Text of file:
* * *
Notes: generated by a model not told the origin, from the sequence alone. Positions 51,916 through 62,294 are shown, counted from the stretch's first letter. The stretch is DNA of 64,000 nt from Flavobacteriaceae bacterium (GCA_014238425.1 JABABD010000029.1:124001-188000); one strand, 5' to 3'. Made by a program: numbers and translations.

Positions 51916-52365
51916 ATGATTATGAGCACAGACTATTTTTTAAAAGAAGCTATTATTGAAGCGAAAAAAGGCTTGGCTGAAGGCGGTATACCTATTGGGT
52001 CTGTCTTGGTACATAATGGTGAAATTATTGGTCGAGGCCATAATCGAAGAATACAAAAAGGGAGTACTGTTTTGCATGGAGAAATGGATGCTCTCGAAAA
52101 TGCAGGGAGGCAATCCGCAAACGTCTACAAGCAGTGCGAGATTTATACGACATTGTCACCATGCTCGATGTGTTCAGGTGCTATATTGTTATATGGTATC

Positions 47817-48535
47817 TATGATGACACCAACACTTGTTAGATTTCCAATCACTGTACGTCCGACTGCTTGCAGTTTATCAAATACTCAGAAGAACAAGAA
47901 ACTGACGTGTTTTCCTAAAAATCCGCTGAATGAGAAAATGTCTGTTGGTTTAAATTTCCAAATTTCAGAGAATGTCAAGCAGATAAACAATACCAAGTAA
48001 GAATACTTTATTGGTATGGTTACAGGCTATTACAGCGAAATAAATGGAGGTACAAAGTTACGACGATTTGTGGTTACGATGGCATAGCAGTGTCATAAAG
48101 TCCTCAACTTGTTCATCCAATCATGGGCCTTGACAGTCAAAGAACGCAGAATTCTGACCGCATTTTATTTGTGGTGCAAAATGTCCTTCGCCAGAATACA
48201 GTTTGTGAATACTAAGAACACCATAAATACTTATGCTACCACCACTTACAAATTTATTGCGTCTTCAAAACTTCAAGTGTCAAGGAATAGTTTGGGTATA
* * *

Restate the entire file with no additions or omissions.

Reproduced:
Notes: generated by a model not told the origin, from the sequence alone. Positions 51,916 through 62,294 are shown, counted from the stretch's first letter. The stretch is DNA of 64,000 nt from Flavobacteriaceae bacterium (GCA_014238425.1 JABABD010000029.1:124001-188000); one strand, 5' to 3'. Made by a program: numbers and translations.

Positions 51916-52365
51916 ATGATTATGAGCACAGACTATTTTTTAAAAGAAGCTATTATTGAAGCGAAAAAAGGCTTGGCTGAAGGCGGTATACCTATTGGGT
52001 CTGTCTTGGTACATAATGGTGAAATTATTGGTCGAGGCCATAATCGAAGAATACAAAAAGGGAGTACTGTTTTGCATGGAGAAATGGATGCTCTCGAAAA
52101 TGCAGGGAGGCAATCCGCAAACGTCTACAAGCAGTGCGAGATTTATACGACATTGTCACCATGCTCGATGTGTTCAGGTGCTATATTGTTATATGGTATC

Positions 47817-48535
47817 TATGATGACACCAACACTTGTTAGATTTCCAATCACTGTACGTCCGACTGCTTGCAGTTTATCAAATACTCAGAAGAACAAGAA
47901 ACTGACGTGTTTTCCTAAAAATCCGCTGAATGAGAAAATGTCTGTTGGTTTAAATTTCCAAATTTCAGAGAATGTCAAGCAGATAAACAATACCAAGTAA
48001 GAATACTTTATTGGTATGGTTACAGGCTATTACAGCGAAATAAATGGAGGTACAAAGTTACGACGATTTGTGGTTACGATGGCATAGCAGTGTCATAAAG
48101 TCCTCAACTTGTTCATCCAATCATGGGCCTTGACAGTCAAAGAACGCAGAATTCTGACCGCATTTTATTTGTGGTGCAAAATGTCCTTCGCCAGAATACA
48201 GTTTGTGAATACTAAGAACACCATAAATACTTATGCTACCACCACTTACAAATTTATTGCGTCTTCAAAACTTCAAGTGTCAAGGAATAGTTTGGGTATA